Xenia A. Cherkaev

Massachusetts Institute of Technology (MIT), Cambridge, MA, USA

Elena N. Tipikina

Borey Art Center, St. Petersburg, Russia

Articles. Research

A pedigree of a purebred German Shepherd born during the Leningrad blockade was accidentally discovered amidst office waste – and now lies safely stored in a state archive. Our study of the interspecies relationships forged between humans and service dogs in the extreme conditions of blockade and war begins with this document. The story of the several hundred large dogs that survived the Leningrad blockade has long remained untold: the dogs' survival seemed unethical in relation to the memory of people who died of starvation. These pedigreed dogs were collected from the civilian population in the fall of 1941 and survived the first and second blockade winters in a military engineering unit where they and their handlers were trained to detect hidden explosives. Our article opens a new history of these mine-dog units that quickly became famous on the Leningrad front. It is known that the soviet theory of dog training was based on the “scientifically-objective theory of reflexes.” We show the practical side of this method: the use of service dogs for military aims rested, we argue, on the personal affectionate bonds formed between dog and handler. While formally remaining a military technology, mine-detection dogs acted as humans' trusted partners and independent historical actors. We show how the centralized Stalinist system, without invading intimate personal realms of interspecies affection, nevertheless planned for and encouraged such affectionate ties in militarized state institutions, where most everything was subordinated to ideological influence: most everything, except the innate species-specific behavior of the dogs themselves.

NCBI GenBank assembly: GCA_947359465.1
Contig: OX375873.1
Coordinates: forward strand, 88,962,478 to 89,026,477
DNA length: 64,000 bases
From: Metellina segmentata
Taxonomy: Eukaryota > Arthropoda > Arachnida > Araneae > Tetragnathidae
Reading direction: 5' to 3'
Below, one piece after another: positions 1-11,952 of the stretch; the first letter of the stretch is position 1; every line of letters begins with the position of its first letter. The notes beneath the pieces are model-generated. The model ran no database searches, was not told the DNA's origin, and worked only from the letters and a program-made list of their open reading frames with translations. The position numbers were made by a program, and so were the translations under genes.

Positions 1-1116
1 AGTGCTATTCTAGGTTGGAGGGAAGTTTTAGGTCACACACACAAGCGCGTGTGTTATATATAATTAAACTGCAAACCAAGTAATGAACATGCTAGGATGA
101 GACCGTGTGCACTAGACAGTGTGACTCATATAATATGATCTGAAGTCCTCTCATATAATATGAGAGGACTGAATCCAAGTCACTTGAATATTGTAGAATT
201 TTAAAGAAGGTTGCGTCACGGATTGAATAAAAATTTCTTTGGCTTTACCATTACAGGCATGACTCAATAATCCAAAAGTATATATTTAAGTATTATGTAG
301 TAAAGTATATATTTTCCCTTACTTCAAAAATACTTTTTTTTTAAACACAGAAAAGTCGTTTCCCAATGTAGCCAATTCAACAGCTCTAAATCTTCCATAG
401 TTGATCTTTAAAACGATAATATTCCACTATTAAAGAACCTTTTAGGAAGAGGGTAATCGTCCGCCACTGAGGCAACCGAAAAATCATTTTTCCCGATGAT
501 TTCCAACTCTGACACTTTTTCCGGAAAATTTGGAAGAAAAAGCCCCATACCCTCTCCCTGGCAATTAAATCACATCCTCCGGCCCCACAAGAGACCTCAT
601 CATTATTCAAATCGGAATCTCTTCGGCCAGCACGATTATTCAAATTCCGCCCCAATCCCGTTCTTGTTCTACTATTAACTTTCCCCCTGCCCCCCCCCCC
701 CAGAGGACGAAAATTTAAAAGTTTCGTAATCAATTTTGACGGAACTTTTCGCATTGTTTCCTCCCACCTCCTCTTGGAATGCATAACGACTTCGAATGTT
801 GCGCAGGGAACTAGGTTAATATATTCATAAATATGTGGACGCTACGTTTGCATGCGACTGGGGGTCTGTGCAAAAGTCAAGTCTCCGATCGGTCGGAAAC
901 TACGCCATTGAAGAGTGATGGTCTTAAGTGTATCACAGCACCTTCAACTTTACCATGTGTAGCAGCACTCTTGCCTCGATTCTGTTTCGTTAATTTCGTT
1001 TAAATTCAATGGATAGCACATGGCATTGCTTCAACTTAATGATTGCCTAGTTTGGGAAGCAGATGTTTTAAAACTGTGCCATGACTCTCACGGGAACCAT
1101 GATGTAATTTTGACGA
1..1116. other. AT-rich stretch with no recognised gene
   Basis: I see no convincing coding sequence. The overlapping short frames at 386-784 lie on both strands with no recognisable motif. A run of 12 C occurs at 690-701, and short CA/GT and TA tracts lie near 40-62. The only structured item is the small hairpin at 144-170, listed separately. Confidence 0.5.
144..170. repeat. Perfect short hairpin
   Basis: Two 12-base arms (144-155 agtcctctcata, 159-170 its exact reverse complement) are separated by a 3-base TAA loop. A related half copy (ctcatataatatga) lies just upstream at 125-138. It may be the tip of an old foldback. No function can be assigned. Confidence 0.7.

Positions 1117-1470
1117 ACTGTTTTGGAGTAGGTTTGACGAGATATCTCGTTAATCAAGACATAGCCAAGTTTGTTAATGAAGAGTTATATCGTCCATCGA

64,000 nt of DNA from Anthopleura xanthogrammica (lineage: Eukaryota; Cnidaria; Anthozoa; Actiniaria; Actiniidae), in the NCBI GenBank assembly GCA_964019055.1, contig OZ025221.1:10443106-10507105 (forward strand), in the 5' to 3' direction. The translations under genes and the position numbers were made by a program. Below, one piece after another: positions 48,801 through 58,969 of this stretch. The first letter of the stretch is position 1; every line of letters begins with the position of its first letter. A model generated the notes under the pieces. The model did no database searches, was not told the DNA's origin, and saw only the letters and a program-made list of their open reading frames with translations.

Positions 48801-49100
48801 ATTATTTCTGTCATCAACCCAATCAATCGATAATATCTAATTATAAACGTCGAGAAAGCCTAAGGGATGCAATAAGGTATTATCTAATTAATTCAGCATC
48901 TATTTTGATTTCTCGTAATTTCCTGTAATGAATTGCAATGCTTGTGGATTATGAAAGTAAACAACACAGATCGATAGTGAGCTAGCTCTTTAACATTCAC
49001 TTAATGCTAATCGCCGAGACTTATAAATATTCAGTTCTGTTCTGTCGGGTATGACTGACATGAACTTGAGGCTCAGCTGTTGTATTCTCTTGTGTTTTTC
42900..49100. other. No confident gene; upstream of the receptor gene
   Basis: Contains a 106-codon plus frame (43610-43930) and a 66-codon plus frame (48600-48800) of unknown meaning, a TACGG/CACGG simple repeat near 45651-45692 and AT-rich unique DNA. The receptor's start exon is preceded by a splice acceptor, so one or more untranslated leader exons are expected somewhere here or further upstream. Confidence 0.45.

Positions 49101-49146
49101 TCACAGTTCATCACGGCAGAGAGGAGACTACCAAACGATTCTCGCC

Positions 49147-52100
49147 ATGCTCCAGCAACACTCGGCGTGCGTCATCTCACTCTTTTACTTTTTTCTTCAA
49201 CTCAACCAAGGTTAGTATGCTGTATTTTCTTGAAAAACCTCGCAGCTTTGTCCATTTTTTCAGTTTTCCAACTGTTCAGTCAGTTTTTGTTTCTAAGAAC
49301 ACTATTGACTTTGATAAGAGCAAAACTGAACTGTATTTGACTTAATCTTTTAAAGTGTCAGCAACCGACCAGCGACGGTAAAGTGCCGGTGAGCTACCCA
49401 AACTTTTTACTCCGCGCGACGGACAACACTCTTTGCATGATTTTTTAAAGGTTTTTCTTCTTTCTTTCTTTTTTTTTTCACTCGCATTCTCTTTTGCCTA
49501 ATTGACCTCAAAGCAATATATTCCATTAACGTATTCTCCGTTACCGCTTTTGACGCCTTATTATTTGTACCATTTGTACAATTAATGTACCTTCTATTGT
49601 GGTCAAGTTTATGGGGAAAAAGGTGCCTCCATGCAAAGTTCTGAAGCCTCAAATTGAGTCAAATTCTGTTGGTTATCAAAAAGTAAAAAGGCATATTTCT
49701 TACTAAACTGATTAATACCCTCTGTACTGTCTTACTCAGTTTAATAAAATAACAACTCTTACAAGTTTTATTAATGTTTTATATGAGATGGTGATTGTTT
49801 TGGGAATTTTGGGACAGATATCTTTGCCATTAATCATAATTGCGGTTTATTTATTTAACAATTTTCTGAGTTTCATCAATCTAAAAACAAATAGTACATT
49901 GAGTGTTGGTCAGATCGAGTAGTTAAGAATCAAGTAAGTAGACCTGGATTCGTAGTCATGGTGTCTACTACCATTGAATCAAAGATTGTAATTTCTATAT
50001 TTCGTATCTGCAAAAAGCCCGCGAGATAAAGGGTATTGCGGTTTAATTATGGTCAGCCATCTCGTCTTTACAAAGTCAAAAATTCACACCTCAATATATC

Keywords: Interspecies communication; Military dogs; Soviet German Shepherd dogs; Animals during the Leningrad blockade; Vsevolod Yazykov; Osoaviakhim; Women mine clearance engineers

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